• Indicates more psychological problems than in the general population, i.e., Hypochondriasis, Depression, etc.

  • Most common pattern is that of the antisocial personality disorder (APD), with high scores on scale 4 (psychopathy) and 9 (mania)

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Antisocial Personality Disorder

  • Formerly known as psychopaths or sociopaths

  • Also conduct disorder (adolescents)

  • APD estimated at 3% in the general population, 20-25% of incarcerated prisoners

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Characteristics of APD

  • Failure to conform to social norms

  • Lie/cheat/steal

  • Exploit and manipulate others, use people

  • Lack of remorse

  • Absence of anxiety

  • Self-centered

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APD (continued)

  • Reckless

  • Impulsive

  • Aggressive

  • Superficially charming

  • Inconsistent work history

  • Financial irresponsibility

  • Irresponsible parenting

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APD (continued)

  • Sexually promiscuous

  • Poor judgment

  • Do not profit from past experience

  • Punishment is not effective

  • Causes unknown

  • Physiological basis?

  • Environment?

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Mental Illness: Schizophrenia

  • Thought disturbance

  • “flat” affect

  • Ambivalence

  • Autism (withdraw from others)

  • Unusual behavior

  • Episodes of psychosis (not in touch with reality: delusions and hallucinations

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Mental illness (continued)

  • Strikes 1% of the general population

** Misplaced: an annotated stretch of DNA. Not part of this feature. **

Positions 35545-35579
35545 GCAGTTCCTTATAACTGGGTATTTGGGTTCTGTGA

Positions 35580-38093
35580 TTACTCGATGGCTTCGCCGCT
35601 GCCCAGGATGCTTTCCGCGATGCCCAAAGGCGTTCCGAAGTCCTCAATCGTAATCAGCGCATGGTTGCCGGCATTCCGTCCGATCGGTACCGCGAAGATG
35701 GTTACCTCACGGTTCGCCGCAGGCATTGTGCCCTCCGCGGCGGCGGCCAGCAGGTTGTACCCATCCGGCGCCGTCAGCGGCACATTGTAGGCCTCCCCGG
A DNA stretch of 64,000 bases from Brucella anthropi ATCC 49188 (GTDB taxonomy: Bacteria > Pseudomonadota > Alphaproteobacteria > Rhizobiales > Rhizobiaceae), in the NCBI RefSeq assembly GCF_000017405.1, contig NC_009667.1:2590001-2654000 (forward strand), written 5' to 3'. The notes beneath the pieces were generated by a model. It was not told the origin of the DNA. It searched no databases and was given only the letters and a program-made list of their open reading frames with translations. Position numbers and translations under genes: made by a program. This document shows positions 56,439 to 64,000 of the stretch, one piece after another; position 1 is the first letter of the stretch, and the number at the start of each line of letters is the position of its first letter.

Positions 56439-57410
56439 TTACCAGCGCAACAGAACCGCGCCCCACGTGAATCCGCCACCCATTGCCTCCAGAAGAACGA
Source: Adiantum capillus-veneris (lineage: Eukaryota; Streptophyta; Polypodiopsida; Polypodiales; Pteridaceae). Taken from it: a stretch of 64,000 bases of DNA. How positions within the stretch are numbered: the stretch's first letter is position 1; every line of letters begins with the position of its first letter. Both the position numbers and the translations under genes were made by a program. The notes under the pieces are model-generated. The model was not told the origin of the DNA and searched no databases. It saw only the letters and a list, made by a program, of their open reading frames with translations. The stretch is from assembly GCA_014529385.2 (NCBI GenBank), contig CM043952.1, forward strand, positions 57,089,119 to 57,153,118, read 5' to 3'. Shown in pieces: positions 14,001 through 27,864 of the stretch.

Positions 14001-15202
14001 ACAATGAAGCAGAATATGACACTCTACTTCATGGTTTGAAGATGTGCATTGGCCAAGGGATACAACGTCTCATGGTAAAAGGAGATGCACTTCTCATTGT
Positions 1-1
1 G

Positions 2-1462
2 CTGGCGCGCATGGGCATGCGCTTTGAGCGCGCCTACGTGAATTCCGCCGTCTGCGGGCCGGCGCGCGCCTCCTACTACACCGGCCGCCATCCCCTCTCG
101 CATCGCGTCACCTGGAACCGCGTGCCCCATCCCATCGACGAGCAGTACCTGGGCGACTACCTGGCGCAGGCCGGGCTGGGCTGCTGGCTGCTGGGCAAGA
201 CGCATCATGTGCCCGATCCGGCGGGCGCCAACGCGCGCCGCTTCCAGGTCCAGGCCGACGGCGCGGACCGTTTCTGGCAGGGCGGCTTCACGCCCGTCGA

• More common in prisons

  • Most mentally ill individuals are not criminals

  • Most offenders are not mentally ill

  • However, there are some notable exceptions

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Schizophrenia (cont.)

  • Sirhan Sirhan

  • Charles Manson

  • David Berkowitz: Son of Sam

  • John Hinckley

  • Jeffrey Dahmer

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Intelligence and Criminality

  • Intelligence: capacity to act purposefully, think rationally and deal effectively with the environment

  • Culture-bound concept: skills necessary for success in a culture

  • Lombroso hypothesized that his criminals were “feebleminded”, but there were no measure of intelligence

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Intelligence (cont.)

  • Binet: first intelligence test

  • Used the concept of mental age: if the majority of children of a given age can complete a task, the task requires that mental age

  • He tested children, compared mental age to chronological age

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Intelligence (cont.)

  • Goddard used his tests on institutionalized populations such as prisoners in the early 20th century

  • Concluded that most prisoners were “feebleminded”

  • However, when the tests were tried in screening men for the draft in W.W.I, they came out feebleminded, too!